Sinistral King – Serpent Uncoiling

Honestly, nine times out of 10, I don’t like choirs in metal, especially black metal. They’re usually written as some sort of afterthought, used to give the music

4 years ago

Honestly, nine times out of 10, I don’t like choirs in metal, especially black metal. They’re usually written as some sort of afterthought, used to give the music a faintly Gothic vibe. This means that their tones are usually artificial and, even worse, their composition is nothing interesting. However, when they’re used well, as a basic part of a sound’s formula, they can be extremely effective at conveying the grandeur that black metal tries to get across. We’ve already had one band this year who used choir-like vocals in their music to an incredible degree: the mighty Helfró and their equally mighty debut release. Now we have a second one to add to that rarefied and illustrious rank: Sinistral King.

Featuring members of Vredehammer, Unlight, and Triumph of Death, Sinistral King channel a kind of dark, foreboding black metal on their debut record, Serpent Uncoiling. Part of that coldness, an inhuman aloofness and distance, is conveyed through the excellent choirs replete throughout the album. These ethereal vocals can be heard in two distinct mode: one of them is the interlude or, as in the case of the opening track from the album, “Serpent Uncoiling”, as an outro. Here, they stand alone, in a more traditional role within black metal. But listen to the choirs on the track’s end for example: they are much better composed and fleshed out then you usually hear on such interludes. The choir’s other mode is even more interesting: they can be heard chanting in the background of the main, loud, and aggressive riffs of the track, adding more depth and counterpoint to the guitars.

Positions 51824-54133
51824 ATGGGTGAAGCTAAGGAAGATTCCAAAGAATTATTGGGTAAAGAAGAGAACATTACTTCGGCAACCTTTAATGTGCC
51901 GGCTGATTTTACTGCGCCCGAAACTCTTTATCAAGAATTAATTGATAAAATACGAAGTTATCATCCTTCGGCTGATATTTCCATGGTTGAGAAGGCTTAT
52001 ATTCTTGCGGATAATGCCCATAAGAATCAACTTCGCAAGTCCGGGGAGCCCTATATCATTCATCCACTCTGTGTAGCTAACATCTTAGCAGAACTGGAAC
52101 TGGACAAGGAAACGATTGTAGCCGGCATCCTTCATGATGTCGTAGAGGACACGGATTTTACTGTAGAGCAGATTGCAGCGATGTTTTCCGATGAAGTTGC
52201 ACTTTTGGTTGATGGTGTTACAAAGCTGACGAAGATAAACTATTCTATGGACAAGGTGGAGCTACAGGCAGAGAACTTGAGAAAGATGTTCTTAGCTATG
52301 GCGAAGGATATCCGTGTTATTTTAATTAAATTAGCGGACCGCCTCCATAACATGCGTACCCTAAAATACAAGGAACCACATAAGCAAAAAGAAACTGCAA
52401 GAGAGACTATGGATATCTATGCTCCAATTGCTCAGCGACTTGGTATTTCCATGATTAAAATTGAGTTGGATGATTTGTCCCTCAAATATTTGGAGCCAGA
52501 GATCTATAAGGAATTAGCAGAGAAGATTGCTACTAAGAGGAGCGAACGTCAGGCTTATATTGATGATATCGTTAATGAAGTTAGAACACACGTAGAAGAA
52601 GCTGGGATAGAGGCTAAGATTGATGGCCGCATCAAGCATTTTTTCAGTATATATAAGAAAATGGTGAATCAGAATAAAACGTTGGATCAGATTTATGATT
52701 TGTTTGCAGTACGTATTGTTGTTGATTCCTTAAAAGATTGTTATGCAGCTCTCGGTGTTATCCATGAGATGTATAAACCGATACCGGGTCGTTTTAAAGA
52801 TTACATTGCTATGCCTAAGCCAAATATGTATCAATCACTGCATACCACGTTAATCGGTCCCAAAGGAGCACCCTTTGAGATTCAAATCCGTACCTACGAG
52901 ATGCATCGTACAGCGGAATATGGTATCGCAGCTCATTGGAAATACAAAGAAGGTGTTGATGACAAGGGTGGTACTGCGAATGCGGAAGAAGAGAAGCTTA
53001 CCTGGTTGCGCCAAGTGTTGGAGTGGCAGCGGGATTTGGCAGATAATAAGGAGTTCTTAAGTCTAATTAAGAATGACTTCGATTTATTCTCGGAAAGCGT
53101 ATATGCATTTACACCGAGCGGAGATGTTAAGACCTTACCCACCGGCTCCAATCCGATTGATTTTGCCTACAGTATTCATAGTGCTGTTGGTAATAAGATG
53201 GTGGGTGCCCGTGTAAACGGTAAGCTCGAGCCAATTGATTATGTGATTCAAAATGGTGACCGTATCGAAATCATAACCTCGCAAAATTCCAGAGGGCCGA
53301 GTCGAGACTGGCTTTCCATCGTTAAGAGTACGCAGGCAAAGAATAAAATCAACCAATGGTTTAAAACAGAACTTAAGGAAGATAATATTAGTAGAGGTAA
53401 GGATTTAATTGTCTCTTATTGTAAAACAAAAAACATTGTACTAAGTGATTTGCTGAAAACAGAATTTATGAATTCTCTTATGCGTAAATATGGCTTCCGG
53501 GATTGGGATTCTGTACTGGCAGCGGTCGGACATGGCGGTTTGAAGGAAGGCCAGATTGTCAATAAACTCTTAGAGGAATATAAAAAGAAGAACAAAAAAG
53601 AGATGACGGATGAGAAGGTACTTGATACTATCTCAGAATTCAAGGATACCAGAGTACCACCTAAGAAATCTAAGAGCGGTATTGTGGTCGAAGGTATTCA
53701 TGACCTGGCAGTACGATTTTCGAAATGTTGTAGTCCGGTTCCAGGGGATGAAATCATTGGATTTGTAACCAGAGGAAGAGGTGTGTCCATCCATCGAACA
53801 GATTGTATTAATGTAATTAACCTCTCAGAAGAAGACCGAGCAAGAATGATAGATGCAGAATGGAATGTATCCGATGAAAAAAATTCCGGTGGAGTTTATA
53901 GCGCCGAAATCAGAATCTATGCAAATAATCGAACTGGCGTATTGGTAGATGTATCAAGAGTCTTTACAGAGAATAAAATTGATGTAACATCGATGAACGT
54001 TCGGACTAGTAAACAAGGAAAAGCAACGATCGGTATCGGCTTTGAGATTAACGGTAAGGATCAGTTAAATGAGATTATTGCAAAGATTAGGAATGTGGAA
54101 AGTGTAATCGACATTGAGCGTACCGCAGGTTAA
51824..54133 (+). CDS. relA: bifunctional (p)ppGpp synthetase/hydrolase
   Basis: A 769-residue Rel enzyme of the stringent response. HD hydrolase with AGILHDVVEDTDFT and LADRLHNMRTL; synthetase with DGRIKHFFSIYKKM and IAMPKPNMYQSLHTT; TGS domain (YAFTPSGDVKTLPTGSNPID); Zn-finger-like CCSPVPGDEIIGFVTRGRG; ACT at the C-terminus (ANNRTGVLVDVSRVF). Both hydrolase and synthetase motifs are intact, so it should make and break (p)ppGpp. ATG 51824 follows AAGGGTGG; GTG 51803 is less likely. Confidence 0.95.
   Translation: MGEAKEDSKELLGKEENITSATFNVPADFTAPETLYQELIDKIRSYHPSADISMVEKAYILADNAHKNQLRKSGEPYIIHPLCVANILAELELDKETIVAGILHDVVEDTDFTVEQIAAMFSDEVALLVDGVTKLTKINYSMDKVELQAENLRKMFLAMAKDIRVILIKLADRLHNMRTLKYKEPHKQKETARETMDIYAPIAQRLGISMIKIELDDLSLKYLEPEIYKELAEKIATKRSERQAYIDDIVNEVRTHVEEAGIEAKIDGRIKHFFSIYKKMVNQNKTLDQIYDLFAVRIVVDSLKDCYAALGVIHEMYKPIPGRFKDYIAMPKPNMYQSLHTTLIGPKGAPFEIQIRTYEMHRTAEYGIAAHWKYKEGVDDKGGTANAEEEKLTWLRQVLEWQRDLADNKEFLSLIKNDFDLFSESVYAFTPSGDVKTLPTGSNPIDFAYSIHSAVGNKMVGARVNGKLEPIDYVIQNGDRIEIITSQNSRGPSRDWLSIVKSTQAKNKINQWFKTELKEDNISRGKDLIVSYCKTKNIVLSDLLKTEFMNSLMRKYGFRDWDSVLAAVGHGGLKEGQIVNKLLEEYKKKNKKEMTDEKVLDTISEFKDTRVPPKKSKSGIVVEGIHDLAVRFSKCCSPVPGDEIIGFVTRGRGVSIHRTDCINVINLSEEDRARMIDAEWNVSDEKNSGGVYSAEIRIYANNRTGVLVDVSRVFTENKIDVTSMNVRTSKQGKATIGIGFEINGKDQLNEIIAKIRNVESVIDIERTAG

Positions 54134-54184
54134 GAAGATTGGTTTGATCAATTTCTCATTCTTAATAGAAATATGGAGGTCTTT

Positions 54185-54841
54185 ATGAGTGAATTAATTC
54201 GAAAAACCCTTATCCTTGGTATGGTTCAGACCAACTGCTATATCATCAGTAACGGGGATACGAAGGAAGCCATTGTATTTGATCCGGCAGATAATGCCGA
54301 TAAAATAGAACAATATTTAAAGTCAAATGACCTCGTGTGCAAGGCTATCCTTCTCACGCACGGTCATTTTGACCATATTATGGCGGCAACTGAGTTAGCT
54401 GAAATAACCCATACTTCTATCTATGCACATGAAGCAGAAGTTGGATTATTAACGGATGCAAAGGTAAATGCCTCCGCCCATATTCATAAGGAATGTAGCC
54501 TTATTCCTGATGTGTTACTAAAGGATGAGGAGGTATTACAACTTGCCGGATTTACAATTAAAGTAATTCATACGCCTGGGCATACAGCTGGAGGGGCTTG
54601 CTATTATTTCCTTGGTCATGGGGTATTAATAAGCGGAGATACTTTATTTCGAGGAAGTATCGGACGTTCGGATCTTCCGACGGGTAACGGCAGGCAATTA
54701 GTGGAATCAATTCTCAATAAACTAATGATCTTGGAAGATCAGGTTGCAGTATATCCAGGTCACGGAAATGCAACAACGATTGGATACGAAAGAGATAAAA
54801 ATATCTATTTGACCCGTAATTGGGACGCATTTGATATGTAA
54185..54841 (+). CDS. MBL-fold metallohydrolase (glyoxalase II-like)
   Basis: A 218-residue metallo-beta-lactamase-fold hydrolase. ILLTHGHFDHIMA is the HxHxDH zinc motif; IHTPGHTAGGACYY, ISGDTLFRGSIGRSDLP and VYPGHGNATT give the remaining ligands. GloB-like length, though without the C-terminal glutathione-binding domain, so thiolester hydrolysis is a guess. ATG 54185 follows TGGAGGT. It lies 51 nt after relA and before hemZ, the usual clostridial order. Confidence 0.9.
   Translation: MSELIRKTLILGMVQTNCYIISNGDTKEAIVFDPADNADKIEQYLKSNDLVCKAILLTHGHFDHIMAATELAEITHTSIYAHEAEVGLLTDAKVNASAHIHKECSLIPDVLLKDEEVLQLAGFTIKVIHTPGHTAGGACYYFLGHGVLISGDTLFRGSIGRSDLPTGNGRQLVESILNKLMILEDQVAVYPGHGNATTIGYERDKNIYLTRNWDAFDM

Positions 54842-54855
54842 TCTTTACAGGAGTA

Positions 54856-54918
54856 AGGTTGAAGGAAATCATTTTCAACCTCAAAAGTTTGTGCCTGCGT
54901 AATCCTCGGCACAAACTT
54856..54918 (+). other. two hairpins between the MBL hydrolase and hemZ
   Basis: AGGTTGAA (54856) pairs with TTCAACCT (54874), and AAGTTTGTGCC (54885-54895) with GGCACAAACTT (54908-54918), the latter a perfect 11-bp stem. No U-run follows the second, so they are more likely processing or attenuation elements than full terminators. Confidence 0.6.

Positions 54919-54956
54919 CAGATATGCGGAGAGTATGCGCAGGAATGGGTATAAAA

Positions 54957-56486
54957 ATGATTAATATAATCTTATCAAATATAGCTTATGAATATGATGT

The end result is a larger than life sound, gesturing towards the alien, othering gaze of what beast uncoils in the depths of Sinistral King’s music. And the music follows suit; whether it is the deep, cavernous vocals or the pummeling riffs, Sinistral King are all about a kind of black metal that’s always aggressive, direct, and heavy. You won’t find much atmosphere here, though there are some tremolo picked riffs going off on the background. This is, perhaps, where the death metal tinges of Sinistral King’s brand of black metal can most be heard: the guitars are boisterous instead of mournful, immediate instead of far-off and wistful, full-toned and present instead of haunting and abrasive. This lands Serpent Uncoiling more of that size we alluded to earlier, that sense of being in the presence of something dominating and overpowering.

And that’s perhaps the best way to describe this album: dominating and overpowering. Serpent Uncoiling, much like some of the bands from which their members hail, are all about powerful, violent delivery. But in order to create contrast, and thus interest, they use tools like the aforementioned choirs. And we only highlighted one track; there are plenty of other amazing moments on the album, like another beautiful choir section on “Nahemoth” (“growls” in Hebrew, in case you care), ushered in by an echoing piano part and leading directly back into the unbridled aggression of  a main riff. And there’s even more, to be honest, like soaring, honest solos and brilliant drums.

Just listen to this album when it drops tomorrow, OK? It’s one of the finer, more interesting, and just plain demolishing black metal albums I’ve ever heard in a long time. It rocks.

Sinistral King’s Serpent Uncoiling releases tomorrow, April 24th. You can head on over to the Bandcamp page above to pre-order it. Stay frosty.

Eden Kupermintz

Published 4 years ago